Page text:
green tomatoes

Green Tomato Pie

IMG_5011.jpg

After weeks of enjoying red, ripe summer tomatoes in sandwiches, all sorts of tomato salads, side dishes and puff pastry pizzas, the weather and sunlight have changed and I realized that the remaining tomatoes on the vine would not ripen properly.

So, I picked all the green tomatoes.

In the past when I’ve had green tomatoes, I’ve used them for chutney a few different ways. And I’ve made Fried Green Tomato sandwiches too.

This year I was determined to make a pie. Except that green tomato pie usually calls for slices of tomatoes and my vines were loaded with little ones.

No problem. I cut them in halves and quarters, depending on how small they were, and used them that way.

In addition, many recipes for green tomato pie are layered — tomato slices and dried fruit, usually raisins.

I mixed it all up.

Perfecto! This was delicious.

I made two. Froze one for Thanksgiving.

Can be either dairy or parve.

Green Tomato Pie

  • 2 pounds green tomatoes

  • 1/2 cup raisins

  • 1 cup brown sugar

  • 3 tablespoon all purpose flour

  • 1/2 teaspoon salt

  • 2 teaspoons grated fresh lemon peel

  • 1 teaspoon cinnamon

  • 1/4 teaspoon grated nutmeg

  • 2 tablespoons lemon juice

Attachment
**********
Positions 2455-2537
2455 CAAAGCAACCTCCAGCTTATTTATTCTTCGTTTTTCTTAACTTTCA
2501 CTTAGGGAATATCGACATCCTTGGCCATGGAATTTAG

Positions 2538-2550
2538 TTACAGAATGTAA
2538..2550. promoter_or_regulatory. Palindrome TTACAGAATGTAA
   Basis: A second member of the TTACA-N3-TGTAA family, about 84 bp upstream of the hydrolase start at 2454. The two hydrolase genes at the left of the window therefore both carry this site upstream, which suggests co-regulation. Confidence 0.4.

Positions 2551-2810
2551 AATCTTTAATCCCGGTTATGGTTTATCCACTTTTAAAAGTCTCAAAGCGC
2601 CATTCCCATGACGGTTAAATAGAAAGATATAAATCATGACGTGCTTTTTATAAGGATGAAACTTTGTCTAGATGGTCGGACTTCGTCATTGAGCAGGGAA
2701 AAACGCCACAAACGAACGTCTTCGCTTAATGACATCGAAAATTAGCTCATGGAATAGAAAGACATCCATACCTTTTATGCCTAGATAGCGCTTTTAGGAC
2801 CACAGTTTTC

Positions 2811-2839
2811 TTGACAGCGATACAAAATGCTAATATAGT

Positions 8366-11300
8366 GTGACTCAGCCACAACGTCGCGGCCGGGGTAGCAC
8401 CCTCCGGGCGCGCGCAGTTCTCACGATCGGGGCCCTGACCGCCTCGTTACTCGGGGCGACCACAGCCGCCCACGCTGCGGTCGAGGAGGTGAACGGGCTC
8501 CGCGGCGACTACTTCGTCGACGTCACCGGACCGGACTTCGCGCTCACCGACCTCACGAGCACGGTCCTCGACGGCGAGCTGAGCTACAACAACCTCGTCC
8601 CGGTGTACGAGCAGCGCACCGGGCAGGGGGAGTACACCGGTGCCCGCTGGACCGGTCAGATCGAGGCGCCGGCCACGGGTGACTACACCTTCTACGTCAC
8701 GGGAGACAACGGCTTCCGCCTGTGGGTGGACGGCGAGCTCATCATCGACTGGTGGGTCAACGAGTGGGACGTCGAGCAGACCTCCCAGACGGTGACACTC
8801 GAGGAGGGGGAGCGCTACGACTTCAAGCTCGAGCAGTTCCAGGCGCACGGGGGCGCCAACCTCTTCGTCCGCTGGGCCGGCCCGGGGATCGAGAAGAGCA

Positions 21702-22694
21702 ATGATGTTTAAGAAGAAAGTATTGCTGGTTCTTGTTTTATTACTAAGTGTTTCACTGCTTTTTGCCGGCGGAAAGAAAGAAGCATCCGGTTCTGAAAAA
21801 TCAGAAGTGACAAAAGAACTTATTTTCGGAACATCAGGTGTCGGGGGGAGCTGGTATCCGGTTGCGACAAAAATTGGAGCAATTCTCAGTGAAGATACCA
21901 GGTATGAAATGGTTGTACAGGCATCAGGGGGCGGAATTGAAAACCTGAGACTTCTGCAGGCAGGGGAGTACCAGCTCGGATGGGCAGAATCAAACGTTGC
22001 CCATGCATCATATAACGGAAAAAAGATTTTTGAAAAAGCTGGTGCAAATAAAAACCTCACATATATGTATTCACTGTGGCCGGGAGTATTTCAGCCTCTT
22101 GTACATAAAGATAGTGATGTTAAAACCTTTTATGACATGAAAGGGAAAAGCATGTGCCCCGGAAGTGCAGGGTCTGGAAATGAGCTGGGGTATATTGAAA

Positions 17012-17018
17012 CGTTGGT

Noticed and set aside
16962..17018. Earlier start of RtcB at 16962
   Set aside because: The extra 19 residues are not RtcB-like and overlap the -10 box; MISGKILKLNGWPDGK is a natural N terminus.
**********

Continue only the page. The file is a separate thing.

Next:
• Pastry for 2-crust pie

  • 2 tablespoons butter or solid coconut oil

  • 1 tablespoon milk, optional

    Preheat the oven to 425 degrees. Chop tomatoes if they are large; for mini tomatoes, cut them into halves or quarters. Place the pieces in a bowl. Add the raisins, brown sugar, flour, salt, lemon peel, cinnamon, nutmeg and lemon juice. Toss the ingredients to distribute them evenly and to be sure the fruit is coated completely. Roll our half the dough and fit it into a 9-inch pie dish. Spoon the filling into the dish. Cut the butter into small pieces and place the pieces around the top of the fruit. Roll the remaining dough, place it on top of the filling, crimp the edges to seal in the filling. Pierce the top crust in 2-3 places to allow steam to escape. For a dairy pie, dab some milk onto the top crust and crimped edge here and there, for a golden finish. Bake for 15 minutes. Reduce the oven heat to 350 degrees. Bake for another 40-45 minutes or until the crust is golden brown.

    Makes one pie serving 8-10 people

Pear and Green Tomato Chutney

_DSC8737.jpg

I was always a "late-bloomer" so I was not at all surprised that my tomato plants are too. It's the way it is with me. The plants bore fruit in October rather than at the end of August, when they are supposed to (in my part of the world anyway).

As for me, well, my mother always said "what's the rush?" and of course she was right. I eventually did lose that first tooth, need a bra, learn to ride a bike.

But the tomatoes were a different story. A hurricane was coming (or so I thought). I wasn't about to let the wind and rain destroy those beautiful, slowly-ripening green things. Not after an entire summer of tending to my garden and kvelling when the tiny yellow flowers finally turned themselves into real, would-be tomatoes.